This picture, highly cropped, was taken May 9, 2011.

American Coot

On Mother's Day, we headed out to Point Pelee for the day.  When walking along the Marsh Boardwalk, I spotted a duck-like bird I had never seen before.  He (or she) swam fairly close to where we were standing and stood up on a clump of ???? to groom (probably not the right birding term).  I couldn't get over his feet...they are HUGE!!!  I was able to get lots of pictures of him.  Later along the board walk, I spotted a more experienced birdwatcher (he and his wife both sported binoculars and were watching something far off in the distance).  I asked him about this bird and he thought I had described an American Coot and said that they weren't all that common.  When I got home, I zoomed in on his head and consulted one of my field guides, and it confirmed that this was in fact an American Coot :)

Forster Tern

Forster Tern, May 2, 2011, Goose Bay

On Monday, May 2, 2011, my daughter and I headed out on a photography day.  We stopped at a couple of parks to take pictures of spring flowers and birds.  I wanted to stop at Goose Bay because I had noticed some birds that I couldn't recognize on my drive by each day.  We sat down on the rocks right at the edge of the Detroit River and stopped these birds on the dock of the house next to the park. Eventually, they left the dock to do some fishing.  I had never seen diving birds before and was thrilled to see them soaring and diving!  I got a couple of clear shots...most were somewhat blurry as they were moving quite quickly.  I was thrilled to see that I caught this bird on his way into the water!  I also got one when he came out....when I zoom it in on my computer, you can see a fish in his mouth!  Another lucky day for me :)

Mute Swans

Mute Swan, Summer 2010

I had seen swans before, but only in Stratford.  In the summer of 2010, I noticed these massive beauties in the Detroit River, but wasn't able to stop and enjoy them.  Driving my son to his friends house, I drove past a pond in the Little River Wetlands/Ganatchio Trail area and stopped to see them.  As soon as I stepped new the edge of the pond, two of these beauties swam right up to me, allowing me to get some great pictures!  This one reminded me of the "Tunnel of Love" rides where you ride in the giant swans (that I've only seen in movies).  When they realized I didn't have food to give them, they eventually swam away.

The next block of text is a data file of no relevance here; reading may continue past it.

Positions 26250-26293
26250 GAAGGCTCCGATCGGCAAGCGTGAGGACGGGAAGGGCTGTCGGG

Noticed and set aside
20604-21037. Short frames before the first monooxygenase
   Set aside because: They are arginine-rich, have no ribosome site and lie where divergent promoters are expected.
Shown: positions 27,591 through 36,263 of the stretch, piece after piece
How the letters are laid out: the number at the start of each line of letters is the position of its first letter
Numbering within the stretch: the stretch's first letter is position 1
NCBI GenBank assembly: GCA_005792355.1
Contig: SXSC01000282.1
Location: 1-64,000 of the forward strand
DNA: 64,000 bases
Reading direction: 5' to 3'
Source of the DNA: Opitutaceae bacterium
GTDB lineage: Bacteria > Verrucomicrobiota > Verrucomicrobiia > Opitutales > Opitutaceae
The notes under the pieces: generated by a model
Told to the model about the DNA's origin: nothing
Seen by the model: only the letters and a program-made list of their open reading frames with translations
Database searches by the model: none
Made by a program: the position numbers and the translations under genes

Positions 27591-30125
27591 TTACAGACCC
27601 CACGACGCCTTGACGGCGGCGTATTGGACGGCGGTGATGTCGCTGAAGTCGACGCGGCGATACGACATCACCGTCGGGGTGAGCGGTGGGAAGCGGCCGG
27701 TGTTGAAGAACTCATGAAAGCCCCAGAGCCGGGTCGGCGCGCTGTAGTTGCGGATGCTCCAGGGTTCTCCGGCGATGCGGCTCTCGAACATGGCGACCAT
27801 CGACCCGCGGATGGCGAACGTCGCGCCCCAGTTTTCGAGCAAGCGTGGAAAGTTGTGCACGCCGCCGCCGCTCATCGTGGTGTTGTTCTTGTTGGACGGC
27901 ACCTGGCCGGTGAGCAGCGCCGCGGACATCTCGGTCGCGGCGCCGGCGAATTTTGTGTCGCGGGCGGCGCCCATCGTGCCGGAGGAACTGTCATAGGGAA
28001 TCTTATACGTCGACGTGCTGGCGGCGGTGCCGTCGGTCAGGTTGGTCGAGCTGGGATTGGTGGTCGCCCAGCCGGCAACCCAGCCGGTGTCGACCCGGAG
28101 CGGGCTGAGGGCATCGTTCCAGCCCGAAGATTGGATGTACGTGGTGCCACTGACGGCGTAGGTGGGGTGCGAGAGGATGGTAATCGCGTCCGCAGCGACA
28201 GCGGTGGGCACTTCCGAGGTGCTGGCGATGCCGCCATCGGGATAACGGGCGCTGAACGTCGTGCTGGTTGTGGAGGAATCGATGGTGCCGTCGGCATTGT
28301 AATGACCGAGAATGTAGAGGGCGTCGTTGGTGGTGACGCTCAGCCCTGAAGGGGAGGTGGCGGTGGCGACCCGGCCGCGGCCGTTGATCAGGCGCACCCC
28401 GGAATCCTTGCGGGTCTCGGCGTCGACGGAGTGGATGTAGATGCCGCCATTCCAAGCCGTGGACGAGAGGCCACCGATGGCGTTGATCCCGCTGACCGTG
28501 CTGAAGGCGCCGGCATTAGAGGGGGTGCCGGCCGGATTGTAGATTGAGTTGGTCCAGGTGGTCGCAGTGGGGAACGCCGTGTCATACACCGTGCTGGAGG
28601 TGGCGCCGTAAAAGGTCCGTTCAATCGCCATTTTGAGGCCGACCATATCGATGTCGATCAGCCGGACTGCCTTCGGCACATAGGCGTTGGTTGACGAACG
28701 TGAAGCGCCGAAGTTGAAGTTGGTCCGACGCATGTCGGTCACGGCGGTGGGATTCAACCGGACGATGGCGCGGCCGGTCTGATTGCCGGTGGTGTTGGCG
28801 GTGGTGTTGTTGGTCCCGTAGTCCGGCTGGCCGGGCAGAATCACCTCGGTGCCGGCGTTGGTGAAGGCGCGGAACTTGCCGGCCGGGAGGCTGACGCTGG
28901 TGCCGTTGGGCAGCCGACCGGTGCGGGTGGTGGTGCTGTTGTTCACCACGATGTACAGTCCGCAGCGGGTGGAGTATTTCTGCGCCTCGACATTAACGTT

Juvenille Cooper's Hawk

Juvenille Cooper's Hawk, December 3, 2010

Driving home from work one afternoon, I saw what I initially thought was a duck on the side of the road.  As I got closer, I saw that this was no duck!  I parked the car in the driveway, grabbed my camera and headed around the corner, hoping the bird was still there.  As you can see, he was!  He allowed me to get within six feet of him (or her??) before flying up into a tree.  I had no idea what I was looking at so I posted the picture on the Birds and Blooms facebook wall and it was quickly identified as a Juvenille Cooper's Hawk. I was thrilled to get such a good shot of this magnificent predator the first time I ever saw one! 

Birds I've (almost) Always Known

My first recollection of finding enjoyment in birdwatching dates back to my childhood.  My grandfather was an avid backyard birdwatcher.  He had a bird feeder that always bustled with birds!  I remember pouring over the pictures of birds in his 1976 copy of "The Birds of Canada" by W. Earl Godfrey (which I now have in my possession).  I was happy to find that he had tucked into this book an article he clipped out of the Windsor Star on November 25, 1980 that pictured the bird feeder he built and used in his backyard.  One day, I will have someone build me one just like it.  It was thanks to my grandfather that I was able to identify several common bird species very early on in life.

In the last couple of years, I have taken to feeding birds in my backyard.  I now have three feeders (blackoil, nyger seed and hummingbird) that attract several species of birds:

 1) Northern Cardinal
 2) American Goldfinch
 3) Ruby-throated Hummingbird
 4) House Sparrows (what backyard feeder doesn't have lots of these?)
 5) House Finches (saw for the first time in 2010)
 6) Mourning Doves
 7) Red-winged Blackbirds (one of my grandfather's favourites)
 8) Brown-headed Cowbirds
 9) Common Grackles
 10) Black-capped Chickadee (saw for the first time in summer 2010)
 11) American Robin
 12) European Starling
 13) Dark-eyed Juncos (saw for the first time winter 2010/2011)

Most of these birds, I cannot remember seeing for the "first time"...they've always been around.  We also see the occasional:

 14) Blue Jay
 15) Mallard (who sometimes visits our pool)

If you ask me, that's not too bad for an urban backyard :)  Of course, living in Essex County, I've also seen more than my fair share of:

 16) Canada Goose
 17) Ring-billed Gulls (although I incorrectly lumped all gulls into the "seagull" category)
 18) Barn Swallows
 19) Tree Swallows

I am now on a quest to see and photograph as many birds as I can (at least locally).  I am just starting out, so I expect my list will grow quickly for awhile as I make a conscious effort to spot new birds.  I hope you enjoy my sightings :)